A mother and daughter from Benedicta settled a lawsuit against the Maine State Police for failure to protect them before Anthony Lord's 2015 crime spree.

What Was Involved in the Crime Spree?

In the days before the deadly rampage, Brittany Irish had called the police several times asking for help after she said Lord had kidnapped and raped her. Brittany wanted Lord found and arrested. The devastation that followed those requests led Brittany and her mother, Kimberly Irish, to file the lawsuit.

In July of 2015, Anthony Lord set fire to a barn belonging to Brittany's parents, before traveling to Silver Ridge Township, where he attacked Kary Mayo and stole Mayo's trucks and guns. He returned to the Irish home in Benedicta the next morning and kidnapped Brittany. But before they left the residence, Lord killed her boyfriend and father of her two young children, Kyle Hewitt, who was asleep on the couch. Lord also shot and wounded Kim Irish and shot at Carleton Eddy who had just driven to the house to check out the damage from the fire.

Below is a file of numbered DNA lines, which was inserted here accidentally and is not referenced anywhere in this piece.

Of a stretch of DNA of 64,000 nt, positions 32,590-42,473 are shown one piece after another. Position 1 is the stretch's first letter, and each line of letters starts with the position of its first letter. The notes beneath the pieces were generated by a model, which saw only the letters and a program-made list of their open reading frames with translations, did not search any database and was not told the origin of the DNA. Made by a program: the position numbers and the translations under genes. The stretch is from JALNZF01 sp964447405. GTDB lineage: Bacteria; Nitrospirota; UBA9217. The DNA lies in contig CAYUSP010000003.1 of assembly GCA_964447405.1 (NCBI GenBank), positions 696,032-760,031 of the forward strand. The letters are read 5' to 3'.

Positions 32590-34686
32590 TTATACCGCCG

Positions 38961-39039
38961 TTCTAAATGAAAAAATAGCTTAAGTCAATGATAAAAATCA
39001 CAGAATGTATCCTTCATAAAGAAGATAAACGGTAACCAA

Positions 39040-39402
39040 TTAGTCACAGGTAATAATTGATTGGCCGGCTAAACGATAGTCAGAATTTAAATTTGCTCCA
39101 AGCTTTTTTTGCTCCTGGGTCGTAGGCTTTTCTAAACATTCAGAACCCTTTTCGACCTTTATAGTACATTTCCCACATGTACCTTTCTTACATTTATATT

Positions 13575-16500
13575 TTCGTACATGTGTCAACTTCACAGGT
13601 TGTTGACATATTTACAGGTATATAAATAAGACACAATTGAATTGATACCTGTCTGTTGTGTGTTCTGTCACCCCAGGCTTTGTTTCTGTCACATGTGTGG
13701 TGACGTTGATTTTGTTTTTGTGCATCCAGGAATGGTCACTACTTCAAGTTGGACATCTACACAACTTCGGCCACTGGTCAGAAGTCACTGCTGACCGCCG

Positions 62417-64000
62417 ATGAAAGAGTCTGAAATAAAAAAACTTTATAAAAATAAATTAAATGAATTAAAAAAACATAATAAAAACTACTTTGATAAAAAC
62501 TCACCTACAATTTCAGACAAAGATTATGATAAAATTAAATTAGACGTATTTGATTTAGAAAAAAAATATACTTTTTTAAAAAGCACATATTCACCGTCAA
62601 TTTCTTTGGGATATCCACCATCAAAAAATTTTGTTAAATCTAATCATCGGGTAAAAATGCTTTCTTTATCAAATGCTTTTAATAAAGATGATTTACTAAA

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After leaving Benedicta, Lord shot at police during a high-speed chase. He eventually pulled onto a woodlot and shot Kevin Tozier of Lee and Clayton McCarthy of Mattawamkeag. Tozier died of his injuries. Later that day, police caught up to Anthony Lord at his uncle's house, where he surrendered to arrest. He told police he was distraught over the death of his 6-month-old son. In 2017, Lord was sentenced to life in prison.

What Were the Details of the Settlement?

The Maine State Police Troopers named in the lawsuit were determined to be liable, and not eligible to be protected against prosecution by qualified immunity. According to the Portland Press Herald, the case was set to go to court in February but was removed from the trial list because of ongoing settlement negotiations. Last month, the case was settled for $500,000. Half of that will go to Brittany, $100,000 will go to Kimberly Irish, and $150,000 was awarded to Kyle's Hewitt's estate.

As part of the settlement, Kimberly Irish is banned from making damaging statements against the state or police. In addition, officials say it's not an admission of liability on the part of the state, but is a compromise on disputed claims.

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